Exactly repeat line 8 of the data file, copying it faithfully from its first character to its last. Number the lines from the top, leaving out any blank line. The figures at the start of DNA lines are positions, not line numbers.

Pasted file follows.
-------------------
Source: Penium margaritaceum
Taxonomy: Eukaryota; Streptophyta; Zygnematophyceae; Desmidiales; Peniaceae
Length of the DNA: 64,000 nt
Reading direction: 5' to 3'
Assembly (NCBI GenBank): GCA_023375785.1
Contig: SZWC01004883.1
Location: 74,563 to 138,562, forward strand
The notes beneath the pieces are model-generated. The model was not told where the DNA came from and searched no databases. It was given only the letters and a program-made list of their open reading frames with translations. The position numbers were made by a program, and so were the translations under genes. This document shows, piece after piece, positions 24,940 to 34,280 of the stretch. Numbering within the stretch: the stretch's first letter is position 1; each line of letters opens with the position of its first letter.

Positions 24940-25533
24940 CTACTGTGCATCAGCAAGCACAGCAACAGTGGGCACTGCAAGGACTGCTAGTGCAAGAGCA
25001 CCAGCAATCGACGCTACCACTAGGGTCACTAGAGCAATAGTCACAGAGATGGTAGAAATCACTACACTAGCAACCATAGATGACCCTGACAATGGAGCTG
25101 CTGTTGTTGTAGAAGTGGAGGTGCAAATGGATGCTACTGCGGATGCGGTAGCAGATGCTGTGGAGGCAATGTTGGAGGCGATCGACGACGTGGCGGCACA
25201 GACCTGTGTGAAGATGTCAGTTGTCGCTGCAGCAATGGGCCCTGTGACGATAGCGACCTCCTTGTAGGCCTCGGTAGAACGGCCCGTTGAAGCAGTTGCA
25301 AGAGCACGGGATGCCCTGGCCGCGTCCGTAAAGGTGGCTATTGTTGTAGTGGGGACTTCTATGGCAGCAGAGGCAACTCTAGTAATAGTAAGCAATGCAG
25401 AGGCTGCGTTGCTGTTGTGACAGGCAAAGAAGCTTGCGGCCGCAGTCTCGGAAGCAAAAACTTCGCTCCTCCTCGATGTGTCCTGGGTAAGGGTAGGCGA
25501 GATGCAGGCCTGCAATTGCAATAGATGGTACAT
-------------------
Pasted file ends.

The notes beneath the pieces are model-generated. The model was not told where the DNA came from and searched no databases. It was given only the letters and a program-made list of their open reading frames with translations. The position numbers were made by a program, and so were the translations under genes. This document shows, piece after piece, positions 24,940 to 34,280 of the stretch. Numbering within the stretch: the stretch's first letter is position 1; each line of letters opens with the position of its first letter.